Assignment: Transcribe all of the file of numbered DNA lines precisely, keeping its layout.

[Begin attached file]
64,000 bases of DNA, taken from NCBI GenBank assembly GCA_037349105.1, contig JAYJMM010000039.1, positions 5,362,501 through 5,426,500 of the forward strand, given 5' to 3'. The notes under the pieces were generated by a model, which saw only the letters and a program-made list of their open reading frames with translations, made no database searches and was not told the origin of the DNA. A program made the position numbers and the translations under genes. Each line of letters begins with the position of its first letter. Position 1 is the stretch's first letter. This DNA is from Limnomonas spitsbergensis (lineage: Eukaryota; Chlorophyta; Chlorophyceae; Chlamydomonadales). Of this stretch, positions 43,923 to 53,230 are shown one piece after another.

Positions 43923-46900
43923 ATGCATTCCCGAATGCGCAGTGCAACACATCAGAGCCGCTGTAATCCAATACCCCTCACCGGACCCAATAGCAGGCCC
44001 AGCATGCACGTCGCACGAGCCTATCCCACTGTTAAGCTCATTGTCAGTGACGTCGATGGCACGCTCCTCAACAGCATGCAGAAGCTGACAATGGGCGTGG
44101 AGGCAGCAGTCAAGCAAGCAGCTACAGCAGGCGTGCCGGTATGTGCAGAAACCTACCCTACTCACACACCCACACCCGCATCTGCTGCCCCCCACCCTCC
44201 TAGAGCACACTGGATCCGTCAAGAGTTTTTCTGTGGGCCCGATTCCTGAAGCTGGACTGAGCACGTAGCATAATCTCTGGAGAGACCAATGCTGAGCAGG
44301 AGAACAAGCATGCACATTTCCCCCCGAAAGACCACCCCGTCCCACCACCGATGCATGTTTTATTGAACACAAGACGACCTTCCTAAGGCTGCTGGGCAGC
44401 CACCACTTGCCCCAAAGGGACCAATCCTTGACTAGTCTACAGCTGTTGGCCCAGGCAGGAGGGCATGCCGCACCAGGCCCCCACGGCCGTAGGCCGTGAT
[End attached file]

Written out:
64,000 bases of DNA, taken from NCBI GenBank assembly GCA_037349105.1, contig JAYJMM010000039.1, positions 5,362,501 through 5,426,500 of the forward strand, given 5' to 3'. The notes under the pieces were generated by a model, which saw only the letters and a program-made list of their open reading frames with translations, made no database searches and was not told the origin of the DNA. A program made the position numbers and the translations under genes. Each line of letters begins with the position of its first letter. Position 1 is the stretch's first letter. This DNA is from Limnomonas spitsbergensis (lineage: Eukaryota; Chlorophyta; Chlorophyceae; Chlamydomonadales). Of this stretch, positions 43,923 to 53,230 are shown one piece after another.

Positions 43923-46900
43923 ATGCATTCCCGAATGCGCAGTGCAACACATCAGAGCCGCTGTAATCCAATACCCCTCACCGGACCCAATAGCAGGCCC
44001 AGCATGCACGTCGCACGAGCCTATCCCACTGTTAAGCTCATTGTCAGTGACGTCGATGGCACGCTCCTCAACAGCATGCAGAAGCTGACAATGGGCGTGG
44101 AGGCAGCAGTCAAGCAAGCAGCTACAGCAGGCGTGCCGGTATGTGCAGAAACCTACCCTACTCACACACCCACACCCGCATCTGCTGCCCCCCACCCTCC
44201 TAGAGCACACTGGATCCGTCAAGAGTTTTTCTGTGGGCCCGATTCCTGAAGCTGGACTGAGCACGTAGCATAATCTCTGGAGAGACCAATGCTGAGCAGG
44301 AGAACAAGCATGCACATTTCCCCCCGAAAGACCACCCCGTCCCACCACCGATGCATGTTTTATTGAACACAAGACGACCTTCCTAAGGCTGCTGGGCAGC
44401 CACCACTTGCCCCAAAGGGACCAATCCTTGACTAGTCTACAGCTGTTGGCCCAGGCAGGAGGGCATGCCGCACCAGGCCCCCACGGCCGTAGGCCGTGAT